Halfon waffled for what seemed like 10 minutes (but was actually 30 seconds) before host Susanna Reid interrupted him – reminding the minister he hadn’t actually answered her question, which was:
which degrees are you going to cap?
Halfon said it was:
those courses that have poor-quality outcomes.
Reid asked what the definition of a “poor-quality outcome” was. Utterly predictably, the minister couldn’t give a quantifiable answer. He said the courses were those where:
a student doesn’t progress to a good job… [or] doesn’t continue the course… or complete their course.
Co-host Richard Madeley asked Halfon to define a “good job”. The minister had a remarkable answer, showing his keen insight into the complex world of educational outcomes:
if people are doing degrees they should get good jobs at the end.. but there are too many students not getting those jobs… who aren’t completing… dropping out…
So, the Tory definition of a “good job” is a ‘good job’, then. Glad Halfon cleared that up:
'There are too many students not getting [good] jobs, too many students who aren't completing, too many students who are dropping out of courses.' – Education Minister.
Under new Govt plans, universities will be forced to limit the number of students they enroll in… pic.twitter.com/aZP4HNmLCM
— Good Morning Britain (@GMB) July 17, 2023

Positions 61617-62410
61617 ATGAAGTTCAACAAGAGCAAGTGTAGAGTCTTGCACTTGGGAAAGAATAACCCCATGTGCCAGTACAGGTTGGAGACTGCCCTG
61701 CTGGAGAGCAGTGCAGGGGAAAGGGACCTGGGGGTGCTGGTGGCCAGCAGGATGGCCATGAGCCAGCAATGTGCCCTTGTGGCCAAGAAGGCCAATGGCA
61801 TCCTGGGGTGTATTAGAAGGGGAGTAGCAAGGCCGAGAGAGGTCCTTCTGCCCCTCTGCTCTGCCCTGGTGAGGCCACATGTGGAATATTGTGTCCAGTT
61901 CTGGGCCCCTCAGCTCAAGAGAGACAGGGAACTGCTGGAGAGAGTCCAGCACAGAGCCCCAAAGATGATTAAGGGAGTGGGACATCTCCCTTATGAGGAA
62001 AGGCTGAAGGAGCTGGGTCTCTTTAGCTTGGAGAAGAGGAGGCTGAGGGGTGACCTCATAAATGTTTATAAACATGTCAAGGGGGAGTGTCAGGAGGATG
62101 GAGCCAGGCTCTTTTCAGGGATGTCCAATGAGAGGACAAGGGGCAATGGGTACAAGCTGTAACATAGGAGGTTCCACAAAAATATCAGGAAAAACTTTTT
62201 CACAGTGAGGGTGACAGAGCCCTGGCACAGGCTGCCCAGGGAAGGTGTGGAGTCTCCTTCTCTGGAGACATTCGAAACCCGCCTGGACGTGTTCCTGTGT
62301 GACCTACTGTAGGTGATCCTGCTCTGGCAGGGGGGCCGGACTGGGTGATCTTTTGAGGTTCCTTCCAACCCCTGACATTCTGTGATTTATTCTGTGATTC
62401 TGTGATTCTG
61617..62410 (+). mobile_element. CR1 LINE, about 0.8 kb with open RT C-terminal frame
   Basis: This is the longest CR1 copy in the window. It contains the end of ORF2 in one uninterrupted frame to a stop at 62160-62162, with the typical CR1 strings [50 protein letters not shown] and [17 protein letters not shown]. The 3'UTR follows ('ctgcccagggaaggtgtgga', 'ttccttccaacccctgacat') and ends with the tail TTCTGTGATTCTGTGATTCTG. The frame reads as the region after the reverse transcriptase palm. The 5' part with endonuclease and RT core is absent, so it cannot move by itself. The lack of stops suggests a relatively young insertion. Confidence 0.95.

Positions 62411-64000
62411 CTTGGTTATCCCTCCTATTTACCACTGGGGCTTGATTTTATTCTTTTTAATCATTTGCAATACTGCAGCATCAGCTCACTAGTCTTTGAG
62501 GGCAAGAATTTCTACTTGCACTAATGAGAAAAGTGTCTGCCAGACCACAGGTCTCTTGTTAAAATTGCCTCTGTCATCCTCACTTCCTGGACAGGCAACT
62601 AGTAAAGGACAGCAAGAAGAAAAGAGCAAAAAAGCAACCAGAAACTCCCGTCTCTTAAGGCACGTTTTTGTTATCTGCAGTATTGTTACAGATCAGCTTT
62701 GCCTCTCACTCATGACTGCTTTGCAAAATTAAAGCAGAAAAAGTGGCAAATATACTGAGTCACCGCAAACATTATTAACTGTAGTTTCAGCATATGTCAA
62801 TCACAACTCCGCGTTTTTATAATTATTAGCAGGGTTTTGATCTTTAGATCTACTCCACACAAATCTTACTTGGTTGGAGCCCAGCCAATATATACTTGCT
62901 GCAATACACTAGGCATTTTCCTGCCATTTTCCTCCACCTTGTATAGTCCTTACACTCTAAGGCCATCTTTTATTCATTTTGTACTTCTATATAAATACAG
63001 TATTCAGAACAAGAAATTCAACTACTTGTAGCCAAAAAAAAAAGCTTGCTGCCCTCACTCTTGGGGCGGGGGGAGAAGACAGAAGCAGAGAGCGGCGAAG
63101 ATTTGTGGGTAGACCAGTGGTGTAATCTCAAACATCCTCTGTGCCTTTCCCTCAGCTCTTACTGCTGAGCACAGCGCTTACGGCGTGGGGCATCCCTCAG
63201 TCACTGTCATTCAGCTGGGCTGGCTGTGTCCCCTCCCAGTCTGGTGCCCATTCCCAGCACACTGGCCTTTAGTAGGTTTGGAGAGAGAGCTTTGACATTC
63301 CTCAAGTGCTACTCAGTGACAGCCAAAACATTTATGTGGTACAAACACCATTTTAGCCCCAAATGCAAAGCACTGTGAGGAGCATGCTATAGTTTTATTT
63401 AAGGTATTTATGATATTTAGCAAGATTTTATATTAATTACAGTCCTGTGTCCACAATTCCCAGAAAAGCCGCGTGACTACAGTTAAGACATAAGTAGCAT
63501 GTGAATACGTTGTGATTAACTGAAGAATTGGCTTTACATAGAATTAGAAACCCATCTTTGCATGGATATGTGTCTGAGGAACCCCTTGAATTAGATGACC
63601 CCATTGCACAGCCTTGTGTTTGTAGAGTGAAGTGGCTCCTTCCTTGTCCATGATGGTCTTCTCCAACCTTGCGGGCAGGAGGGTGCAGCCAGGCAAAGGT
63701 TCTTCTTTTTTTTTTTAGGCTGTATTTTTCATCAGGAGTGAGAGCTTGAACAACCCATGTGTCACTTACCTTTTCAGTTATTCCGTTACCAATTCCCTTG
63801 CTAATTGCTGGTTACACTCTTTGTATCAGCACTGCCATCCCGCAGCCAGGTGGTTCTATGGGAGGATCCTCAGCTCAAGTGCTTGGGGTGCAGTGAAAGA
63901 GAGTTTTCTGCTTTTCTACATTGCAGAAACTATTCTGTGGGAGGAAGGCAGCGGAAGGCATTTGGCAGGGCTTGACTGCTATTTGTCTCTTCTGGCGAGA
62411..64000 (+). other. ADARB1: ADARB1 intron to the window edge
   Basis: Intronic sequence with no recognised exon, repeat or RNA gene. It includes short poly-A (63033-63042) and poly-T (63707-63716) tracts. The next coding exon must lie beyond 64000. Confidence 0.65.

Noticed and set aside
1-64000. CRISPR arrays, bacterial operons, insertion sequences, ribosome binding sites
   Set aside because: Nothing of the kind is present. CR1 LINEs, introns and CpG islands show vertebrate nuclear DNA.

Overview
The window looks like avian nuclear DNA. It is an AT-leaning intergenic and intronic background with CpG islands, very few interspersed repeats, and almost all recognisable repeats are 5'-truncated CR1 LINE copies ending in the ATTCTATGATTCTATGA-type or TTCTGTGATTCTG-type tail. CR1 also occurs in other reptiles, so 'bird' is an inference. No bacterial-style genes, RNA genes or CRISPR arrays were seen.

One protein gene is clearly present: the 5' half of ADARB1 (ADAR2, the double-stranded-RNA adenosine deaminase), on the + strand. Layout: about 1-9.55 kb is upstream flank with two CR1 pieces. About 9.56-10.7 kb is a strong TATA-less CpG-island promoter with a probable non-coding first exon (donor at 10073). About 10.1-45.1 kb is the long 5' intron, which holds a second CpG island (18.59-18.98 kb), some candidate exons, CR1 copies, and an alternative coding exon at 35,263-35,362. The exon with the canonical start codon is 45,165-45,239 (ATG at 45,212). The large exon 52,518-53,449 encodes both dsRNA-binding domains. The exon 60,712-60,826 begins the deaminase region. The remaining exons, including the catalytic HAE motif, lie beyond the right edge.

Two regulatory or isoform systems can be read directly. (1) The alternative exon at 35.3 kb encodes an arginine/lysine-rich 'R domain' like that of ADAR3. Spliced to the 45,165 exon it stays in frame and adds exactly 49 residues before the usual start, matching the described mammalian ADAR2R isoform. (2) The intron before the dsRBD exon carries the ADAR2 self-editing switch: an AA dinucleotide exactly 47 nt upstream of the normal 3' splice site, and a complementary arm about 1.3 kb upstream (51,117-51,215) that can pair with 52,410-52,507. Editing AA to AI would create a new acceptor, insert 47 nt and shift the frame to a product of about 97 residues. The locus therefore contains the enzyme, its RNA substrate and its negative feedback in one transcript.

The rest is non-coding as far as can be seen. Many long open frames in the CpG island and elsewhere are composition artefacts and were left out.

Behind the university caps word soup
The minister’s word-soup-with-a-side-of-alphabet-salad responses exposed the problems at the heart of the Tories’ plan. For example, as Sky News reported, the courses with the highest drop-out rates were:
- Computer science
- Business and administrative studies
- Engineering and technology
- Mass communications and documentation
- Creative arts and design
But hold up. Sunak himself has in the past 18 months:
- Launched a review into the UK’s “advanced computing capabilities“
- Told small businesses he want them to “thrive and grow“
- Said that the UK will be a “science and technology superpower“
Admittedly, the Tories will probably quite happily stifle “mass communications” (namely journalism) and the “creative arts” – given their respective wars on both. But the government also wants to cap three degrees which directly tie into Sunak’s claims.